“These are musicians who learn their craft from their parents and grandparents on back, for decades. Their whole purpose is to share their talent and keep the tradition alive, all different traditions from around the world,” she said.

O’Hare, who was chosen as local manager from more than a dozen applicants, was creative director for the morning TV program Live! With Kelly and Michael. She produced daily promotions, gave direction to on-air talent and oversaw a team of editors and graphic designers. She was a senior writer and producer for The Wendy Williams Show and a producer for MTV/Viacom.

She and her husband, Dan, a native of Berlin, met in New York. He wanted to raise their daughter, now 2, in the area where he grew up, so they moved to Salisbury. She was head of administration at Wicomico Day School before accepting the position as festival manager.

She will be “the city’s  direct line to the National Council for the Traditional Arts to ensure that the festival is a remarkable success for the entirety of its three-year residency in Salisbury,” according to a news release issued by the city.

“With myriad essential tasks, which require constant oversight, the position demands that the manager serve in multiple capacities, switching gears frequently, all while maintaining a sharp eye for detail. In addition to representing the festival, writing grants, and communicating with media outlets, Caroline will supervise the marketing of the festival and will work with the city, the NCTA and the festival’s executive committee to create fundraising materials,” the news release states.

Mayor Jake Day said her knowledge will make her invaluable as she manages the event, a traveling festival produced in partnership with communities around the country.

First held in 1934, the National Folk Festival is the oldest multicultural festival of traditional arts in the nation, and has been produced from its inception by the National Council for the Traditional Arts.

With no admission charge, the festival has been presented in 26 cities, with musicians and craftsmen from every state participating.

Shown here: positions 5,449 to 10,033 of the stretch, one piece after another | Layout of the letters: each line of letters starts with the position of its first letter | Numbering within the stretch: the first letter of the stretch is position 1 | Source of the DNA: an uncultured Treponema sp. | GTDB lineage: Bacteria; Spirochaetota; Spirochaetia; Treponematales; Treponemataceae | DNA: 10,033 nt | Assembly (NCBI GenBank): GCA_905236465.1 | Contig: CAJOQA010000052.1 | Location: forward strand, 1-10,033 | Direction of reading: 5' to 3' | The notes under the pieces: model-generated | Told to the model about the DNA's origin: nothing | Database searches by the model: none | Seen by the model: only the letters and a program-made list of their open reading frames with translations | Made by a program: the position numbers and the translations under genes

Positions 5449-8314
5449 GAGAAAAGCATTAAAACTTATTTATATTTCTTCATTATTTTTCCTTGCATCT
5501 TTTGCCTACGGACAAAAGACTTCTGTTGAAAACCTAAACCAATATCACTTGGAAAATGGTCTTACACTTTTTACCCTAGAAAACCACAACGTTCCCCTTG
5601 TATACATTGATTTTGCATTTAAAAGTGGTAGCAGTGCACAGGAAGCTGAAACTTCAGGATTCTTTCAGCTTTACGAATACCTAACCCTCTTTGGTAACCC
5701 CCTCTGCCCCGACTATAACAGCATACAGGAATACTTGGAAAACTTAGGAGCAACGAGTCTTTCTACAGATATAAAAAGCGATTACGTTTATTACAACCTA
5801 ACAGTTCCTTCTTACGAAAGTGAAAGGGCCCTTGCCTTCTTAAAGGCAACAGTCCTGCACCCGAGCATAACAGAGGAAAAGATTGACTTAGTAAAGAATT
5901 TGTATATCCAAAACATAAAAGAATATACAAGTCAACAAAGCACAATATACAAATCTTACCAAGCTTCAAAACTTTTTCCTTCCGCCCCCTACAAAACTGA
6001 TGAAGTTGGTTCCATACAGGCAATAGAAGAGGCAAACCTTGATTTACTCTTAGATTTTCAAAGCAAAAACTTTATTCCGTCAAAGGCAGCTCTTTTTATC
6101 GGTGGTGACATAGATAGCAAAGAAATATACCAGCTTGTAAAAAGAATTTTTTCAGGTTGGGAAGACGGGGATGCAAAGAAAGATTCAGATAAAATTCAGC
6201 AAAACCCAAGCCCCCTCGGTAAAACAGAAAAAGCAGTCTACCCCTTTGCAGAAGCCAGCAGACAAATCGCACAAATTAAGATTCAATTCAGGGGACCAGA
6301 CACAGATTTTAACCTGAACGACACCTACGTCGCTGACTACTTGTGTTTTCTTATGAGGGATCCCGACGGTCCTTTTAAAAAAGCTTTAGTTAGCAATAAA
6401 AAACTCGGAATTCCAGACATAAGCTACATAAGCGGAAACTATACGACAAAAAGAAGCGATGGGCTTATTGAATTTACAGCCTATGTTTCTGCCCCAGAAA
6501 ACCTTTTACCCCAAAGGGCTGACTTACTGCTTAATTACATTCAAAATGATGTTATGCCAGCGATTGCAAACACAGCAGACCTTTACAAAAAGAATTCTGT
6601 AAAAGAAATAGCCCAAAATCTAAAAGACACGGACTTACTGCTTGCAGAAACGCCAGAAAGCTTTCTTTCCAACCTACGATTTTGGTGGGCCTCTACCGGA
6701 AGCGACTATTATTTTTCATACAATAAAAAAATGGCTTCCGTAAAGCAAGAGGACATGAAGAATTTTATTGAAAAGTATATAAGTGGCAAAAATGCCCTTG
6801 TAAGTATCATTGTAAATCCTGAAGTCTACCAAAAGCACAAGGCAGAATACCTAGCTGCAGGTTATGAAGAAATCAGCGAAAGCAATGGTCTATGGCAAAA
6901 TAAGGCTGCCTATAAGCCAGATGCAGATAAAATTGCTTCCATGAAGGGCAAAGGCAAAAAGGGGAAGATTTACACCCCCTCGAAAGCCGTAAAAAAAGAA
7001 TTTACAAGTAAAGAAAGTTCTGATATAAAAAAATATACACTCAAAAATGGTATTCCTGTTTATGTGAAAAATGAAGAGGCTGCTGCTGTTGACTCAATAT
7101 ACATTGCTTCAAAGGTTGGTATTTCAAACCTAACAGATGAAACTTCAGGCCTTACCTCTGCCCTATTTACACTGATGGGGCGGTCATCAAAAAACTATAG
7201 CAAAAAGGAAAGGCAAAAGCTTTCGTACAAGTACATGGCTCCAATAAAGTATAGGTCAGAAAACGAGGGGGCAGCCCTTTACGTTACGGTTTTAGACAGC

This week, Day unveiled the logo for the festival’s residence, created by Kacey Martin of Salisbury, an artist who earned a bachelor’s degree in fine arts from Salisbury University.

She was asked to a design what Day called an “easily-identifiable logo which incorporated the city’s brand.”

“The piece needed to be scalable, and its components able to be shifted and changed to suit different treatments,” Day said.

Working with the mayor’s office and the National Council for the Traditional Arts, Martin made several designs. The final logo was chosen last week.

Martin, in a news release issued by the city, explained she “incorporated aspects of the city logo as well as including some of our rural charm and proximity to the ocean.”

“I hoped to design a logo that would not only be reflective of the area, but also serve as a nostalgic symbol for the many fun memories those who attend the festival will leave with.”

Day said the challenge was “to create a visual which would look as good on a poster as it does on a hat, a mug, a T-shirt or on video.”

“And, most importantly, it had to be worthy of the National Folk Festival’s distinctive history. The logo which Kacey delivered incorporates the Salisbury brand perfectly by marrying the sunrise over the Wicomico with the acoustic guitar – invoking both the folk arts and the beauty of our city and region. It is a design which Salisbury can proudly say identifies our time as the home of the National Folk Festival,” Day said.